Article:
This is a switch in topics for Community Comment. Let’s talk mortgage. Remember when your Dad told you that having a mortgage was better than renting. Remember how it used to be that if you rented, you were essentially just throwing your money down the drain. A mortgage would build your credit and your equity. Today, not so much.
arliacne put me onto an article about this very subject.
Although it talks about ordinary home owners with ordinary mortgages that they are keeping up to date, it is true that foreclosures are on the upswing and the recession is still a wild animal out of control.
I have a friend who can barely make her mortgage payment, something that she has faithfully kept up for over 20 years. But now, when she is squeezing a turnip to try to make ends meet, the mortgage company is unsympathetic and doesn’t want to wait until the 5th of the month, when her husband gets paid, to accept her payment which is due on the 1st of the month. You can hardly envy her position - she’s damned from the start. Here she is, trying to pay a mortgage that would build equity and she also can’t give up and start renting because renting has become almost prohibitive.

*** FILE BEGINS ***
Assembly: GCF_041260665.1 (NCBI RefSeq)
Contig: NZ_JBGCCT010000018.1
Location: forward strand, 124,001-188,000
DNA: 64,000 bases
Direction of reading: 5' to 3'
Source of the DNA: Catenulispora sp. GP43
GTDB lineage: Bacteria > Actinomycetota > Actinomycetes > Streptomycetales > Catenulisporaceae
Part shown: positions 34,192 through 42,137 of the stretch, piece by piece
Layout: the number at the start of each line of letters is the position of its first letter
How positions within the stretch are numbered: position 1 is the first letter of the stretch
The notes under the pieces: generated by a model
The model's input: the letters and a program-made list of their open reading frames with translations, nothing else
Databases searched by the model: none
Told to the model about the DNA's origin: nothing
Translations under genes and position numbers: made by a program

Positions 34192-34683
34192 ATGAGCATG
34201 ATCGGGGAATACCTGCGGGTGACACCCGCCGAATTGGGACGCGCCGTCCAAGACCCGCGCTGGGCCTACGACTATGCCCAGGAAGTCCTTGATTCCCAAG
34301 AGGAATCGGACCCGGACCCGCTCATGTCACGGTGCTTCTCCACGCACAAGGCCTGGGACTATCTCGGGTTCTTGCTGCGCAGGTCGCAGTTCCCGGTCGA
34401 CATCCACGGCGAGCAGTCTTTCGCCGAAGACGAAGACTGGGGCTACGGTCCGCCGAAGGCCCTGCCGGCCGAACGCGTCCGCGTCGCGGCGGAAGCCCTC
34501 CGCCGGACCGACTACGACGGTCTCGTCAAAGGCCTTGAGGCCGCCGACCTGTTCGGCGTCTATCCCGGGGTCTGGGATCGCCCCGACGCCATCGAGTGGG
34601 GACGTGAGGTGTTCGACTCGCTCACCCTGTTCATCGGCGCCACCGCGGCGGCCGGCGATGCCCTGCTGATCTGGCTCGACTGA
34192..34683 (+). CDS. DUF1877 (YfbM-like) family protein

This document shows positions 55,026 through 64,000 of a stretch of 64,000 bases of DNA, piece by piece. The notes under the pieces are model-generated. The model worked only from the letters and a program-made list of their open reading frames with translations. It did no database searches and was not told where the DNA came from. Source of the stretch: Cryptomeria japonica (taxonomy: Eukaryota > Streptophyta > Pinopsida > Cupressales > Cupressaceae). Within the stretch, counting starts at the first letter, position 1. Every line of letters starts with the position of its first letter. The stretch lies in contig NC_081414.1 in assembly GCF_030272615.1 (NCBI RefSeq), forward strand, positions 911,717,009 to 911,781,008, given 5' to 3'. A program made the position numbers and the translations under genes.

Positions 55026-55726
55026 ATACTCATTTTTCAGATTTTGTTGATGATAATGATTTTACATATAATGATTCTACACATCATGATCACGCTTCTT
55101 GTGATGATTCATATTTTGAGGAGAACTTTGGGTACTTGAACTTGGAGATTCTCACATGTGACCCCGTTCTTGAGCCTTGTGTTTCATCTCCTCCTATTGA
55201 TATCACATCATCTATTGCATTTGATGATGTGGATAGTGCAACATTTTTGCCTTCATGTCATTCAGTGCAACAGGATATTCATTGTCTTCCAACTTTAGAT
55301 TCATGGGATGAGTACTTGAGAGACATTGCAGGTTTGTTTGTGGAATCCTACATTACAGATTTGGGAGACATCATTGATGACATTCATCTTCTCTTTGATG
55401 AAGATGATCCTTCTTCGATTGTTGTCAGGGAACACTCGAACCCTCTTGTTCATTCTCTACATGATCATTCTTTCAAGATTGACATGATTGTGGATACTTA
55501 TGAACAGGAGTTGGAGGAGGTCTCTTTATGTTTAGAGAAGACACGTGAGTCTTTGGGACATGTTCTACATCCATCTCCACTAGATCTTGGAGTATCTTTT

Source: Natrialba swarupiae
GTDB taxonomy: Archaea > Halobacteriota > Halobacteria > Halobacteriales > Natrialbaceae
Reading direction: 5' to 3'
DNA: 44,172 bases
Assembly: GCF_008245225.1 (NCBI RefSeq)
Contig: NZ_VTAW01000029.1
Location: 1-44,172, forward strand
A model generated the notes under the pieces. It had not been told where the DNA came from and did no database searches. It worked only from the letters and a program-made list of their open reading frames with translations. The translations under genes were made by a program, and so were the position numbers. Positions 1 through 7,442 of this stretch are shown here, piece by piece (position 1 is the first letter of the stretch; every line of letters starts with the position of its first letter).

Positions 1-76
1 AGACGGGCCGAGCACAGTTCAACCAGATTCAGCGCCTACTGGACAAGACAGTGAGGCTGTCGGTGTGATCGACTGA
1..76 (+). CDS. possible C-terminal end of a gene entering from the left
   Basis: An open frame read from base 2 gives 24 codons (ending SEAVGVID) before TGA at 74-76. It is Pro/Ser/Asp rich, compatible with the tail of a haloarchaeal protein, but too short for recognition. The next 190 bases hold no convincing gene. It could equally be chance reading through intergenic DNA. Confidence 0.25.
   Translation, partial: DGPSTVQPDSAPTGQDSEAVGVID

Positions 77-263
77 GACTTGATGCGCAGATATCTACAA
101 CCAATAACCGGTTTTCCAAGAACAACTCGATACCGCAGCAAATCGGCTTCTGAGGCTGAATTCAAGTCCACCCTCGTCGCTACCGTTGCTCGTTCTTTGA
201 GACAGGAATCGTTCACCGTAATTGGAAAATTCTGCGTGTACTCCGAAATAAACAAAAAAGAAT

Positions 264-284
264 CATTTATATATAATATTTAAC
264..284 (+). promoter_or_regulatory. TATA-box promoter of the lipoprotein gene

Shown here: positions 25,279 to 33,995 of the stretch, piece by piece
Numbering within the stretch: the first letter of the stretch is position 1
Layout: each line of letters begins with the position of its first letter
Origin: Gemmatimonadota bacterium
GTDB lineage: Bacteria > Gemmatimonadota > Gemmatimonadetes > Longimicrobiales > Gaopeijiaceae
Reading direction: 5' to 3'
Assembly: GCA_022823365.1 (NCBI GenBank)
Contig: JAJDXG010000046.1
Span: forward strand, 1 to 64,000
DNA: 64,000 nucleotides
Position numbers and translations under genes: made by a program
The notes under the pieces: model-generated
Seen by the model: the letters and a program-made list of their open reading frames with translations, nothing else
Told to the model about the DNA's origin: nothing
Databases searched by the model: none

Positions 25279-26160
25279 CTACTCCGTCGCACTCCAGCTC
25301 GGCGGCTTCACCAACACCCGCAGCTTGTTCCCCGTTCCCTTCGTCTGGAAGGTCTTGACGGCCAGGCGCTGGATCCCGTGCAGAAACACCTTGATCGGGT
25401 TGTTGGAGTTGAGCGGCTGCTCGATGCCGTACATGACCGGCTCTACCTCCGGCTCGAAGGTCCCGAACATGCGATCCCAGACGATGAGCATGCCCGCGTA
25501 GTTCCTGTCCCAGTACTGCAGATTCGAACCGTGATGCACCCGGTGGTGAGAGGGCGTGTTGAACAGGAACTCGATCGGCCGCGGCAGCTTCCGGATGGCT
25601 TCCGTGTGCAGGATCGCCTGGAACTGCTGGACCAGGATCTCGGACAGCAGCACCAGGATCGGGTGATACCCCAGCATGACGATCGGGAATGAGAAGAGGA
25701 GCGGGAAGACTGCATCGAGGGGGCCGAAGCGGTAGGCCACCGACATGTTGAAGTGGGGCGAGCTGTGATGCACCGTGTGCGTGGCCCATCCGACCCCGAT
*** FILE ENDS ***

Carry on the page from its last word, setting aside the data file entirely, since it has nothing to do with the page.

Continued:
My son and his wife have put their house up for sale to move to where her job is in Moscow, Idaho. They have been paying for the house for about 24 months. The majority of each payment has been in interest - so there is very little equity in the house. Where’s the value?
Anyway, I thought this was of interest.
Do you feel you are getting the true value for your home and not throwing your money away each month?
~Jeanie~ (Thanks to arliacne for this subject)